Memorandum would require immigrants to use their sponsors’ income and resources to access public benefits
NEW YORK, NY – President Trump issued a memorandum Thursday that would require sponsors of immigrants to reimburse the government for public benefits used by the person they have sponsored. The memorandum would also require immigrants to use the resources and income of their sponsor when applying for public benefits.
In response, Steven Choi, Executive Director of the New York Immigration Coalition, said:
"The Trump administration’s recent action is another covert ploy to threaten legal immigration and codify its racist anti-immigrant agenda. This executive order is designed specifically to foment fear and discourage people from sponsoring their family members or getting the life-sustaining health care, food, and housing services they need. This is a cruel attempt to deny essential benefits to people who are entitled to them. We will not stand idly while this administration continues its attack on immigrants. We affirm the right of immigrant families to continue to access benefits in New York State and remind our community members that this change has not gone into effect.”
Trump’s memorandum instructs government agencies to enforce provisions of the 1996 Personal Responsibility and Work Opportunity Reconciliation Act (“Welfare reform”) that holds sponsors accountable for the cost of the public benefits their sponsored family members use. If this “sponsor liability” goes into effect, sponsors would have to pay back each dollar of means-tested benefits to the government.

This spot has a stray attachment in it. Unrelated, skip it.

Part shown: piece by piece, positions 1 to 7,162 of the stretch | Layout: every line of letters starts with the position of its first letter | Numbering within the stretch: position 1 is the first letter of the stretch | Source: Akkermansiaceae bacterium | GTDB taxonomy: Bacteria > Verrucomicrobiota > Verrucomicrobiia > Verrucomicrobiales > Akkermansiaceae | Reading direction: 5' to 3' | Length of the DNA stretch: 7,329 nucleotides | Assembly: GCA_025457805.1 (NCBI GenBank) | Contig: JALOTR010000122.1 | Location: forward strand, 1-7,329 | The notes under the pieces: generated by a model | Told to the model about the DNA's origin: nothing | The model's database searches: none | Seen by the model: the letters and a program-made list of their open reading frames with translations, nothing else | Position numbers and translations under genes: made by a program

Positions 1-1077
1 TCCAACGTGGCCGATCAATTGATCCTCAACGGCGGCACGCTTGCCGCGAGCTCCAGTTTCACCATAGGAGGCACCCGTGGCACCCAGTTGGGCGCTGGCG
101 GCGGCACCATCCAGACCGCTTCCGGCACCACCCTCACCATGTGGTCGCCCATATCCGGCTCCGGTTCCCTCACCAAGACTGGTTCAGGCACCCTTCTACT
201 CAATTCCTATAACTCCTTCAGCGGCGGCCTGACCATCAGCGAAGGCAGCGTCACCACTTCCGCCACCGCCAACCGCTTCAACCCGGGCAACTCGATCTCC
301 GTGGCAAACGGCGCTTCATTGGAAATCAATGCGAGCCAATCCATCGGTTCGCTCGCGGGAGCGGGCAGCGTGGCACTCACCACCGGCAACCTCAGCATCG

In addition to enforcing the reimbursement section of the 1996 law, Trump’s memorandum would require immigrants to declare their sponsor’s income and resources when applying for public benefits, a process known as “sponsor deeming.” As a result, immigrants currently using benefits could be disqualified despite having very low or no income. Currently, agencies in New York State are not enforcing sponsor liability or sponsor deeming. Federal government agencies named in Trump’s memorandum have 90 days to update their guidance and 180 days to submit a report back to the President. It is still unclear how the directive would be implemented.